OpinionTrending Commentary

Congress Burns Billions On A War It Can’t Control

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The Republican-controlled House of Representatives last Saturday voted 311 to 112 to approve a bill to spend $60.89 billion on aid for Ukraine.

Among House Republicans, this bill lost 112 to 101. Among House Democrats, it won 210 to 0. On Tuesday, the Senate voted 79 to 18 to approve it — with Republicans casting 15 of the 18 votes against it. On Wednesday. President Joe Biden signed it into law.

Just two days after the House approved this $60.89 billion in aid for Ukraine, the State Department released its 2023 report on human rights in that country. It cited both the Russian military, which has invaded Ukraine, and the Ukrainian government itself for human rights abuses.

“Significant human rights abuses committed by Russia’s forces in areas that were under Russian control involved severe and wide-ranging cases,” said the State Department report. These included, among other abuses, “credible reports of: arbitrary or unlawful killings, including extrajudicial killings; enforced disappearance; torture and cruel, inhuman, or degrading treatment or punishment … serious restrictions on freedom of expression and media freedom, including violence or threats of violence against journalists, unjustified arrests or prosecution of journalists … severe restrictions on religious freedom … and the existence of the worst forms of child labor.”

So, what happened with human rights in those areas of Ukraine not controlled by Russian forces?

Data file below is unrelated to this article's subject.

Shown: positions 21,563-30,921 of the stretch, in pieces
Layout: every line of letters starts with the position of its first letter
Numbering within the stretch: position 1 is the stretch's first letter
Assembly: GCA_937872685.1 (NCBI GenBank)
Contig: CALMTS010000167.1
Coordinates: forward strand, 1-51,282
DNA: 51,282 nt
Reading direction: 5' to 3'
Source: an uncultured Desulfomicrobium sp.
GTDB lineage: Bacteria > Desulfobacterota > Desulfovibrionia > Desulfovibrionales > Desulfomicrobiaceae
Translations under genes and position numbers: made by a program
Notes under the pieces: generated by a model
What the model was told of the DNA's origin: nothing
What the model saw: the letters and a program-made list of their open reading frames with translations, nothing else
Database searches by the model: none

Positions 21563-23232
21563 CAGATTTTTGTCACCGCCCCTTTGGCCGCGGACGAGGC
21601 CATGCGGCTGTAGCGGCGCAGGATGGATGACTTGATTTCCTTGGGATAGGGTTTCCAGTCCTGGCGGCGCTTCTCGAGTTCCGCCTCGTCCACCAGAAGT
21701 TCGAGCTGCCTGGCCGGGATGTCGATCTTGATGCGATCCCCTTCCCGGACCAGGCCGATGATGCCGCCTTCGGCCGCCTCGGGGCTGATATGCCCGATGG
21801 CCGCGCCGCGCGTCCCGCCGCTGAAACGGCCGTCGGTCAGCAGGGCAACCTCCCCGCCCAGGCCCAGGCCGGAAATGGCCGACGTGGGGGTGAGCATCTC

“There were also significant human rights abuses involving Ukrainian government officials, although not comparable to the scope of Russia’s abuses,” said the State Department report.

These “included credible reports of: enforced disappearance; torture and cruel, inhuman, or degrading treatment or punishment; harsh and life-threatening prison conditions; arbitrary arrest or detention; serious problems with the independence of the judiciary; restrictions on freedom of expression, including for members of the media, including violence or threats of violence against journalists, unjustified arrests or prosecutions of journalists, and censorship.”

The State Department also cited Ukraine for “serious restrictions on internet freedom; substantial interference with the freedoms of peaceful assembly and association; restrictions on freedom of movement; serious government corruption; extensive gender-based violence; systematic restrictions on workers’ freedom of association; and the existence of the worst forms of child labor.”

The war, of course, was partly responsible for the situation in Ukraine. “Some of these human rights issues,” said the State Department, “stemmed from martial law, which continued to curtail democratic freedoms, including freedom of movement, freedom of the press, freedom of peaceful assembly, and legal protections.”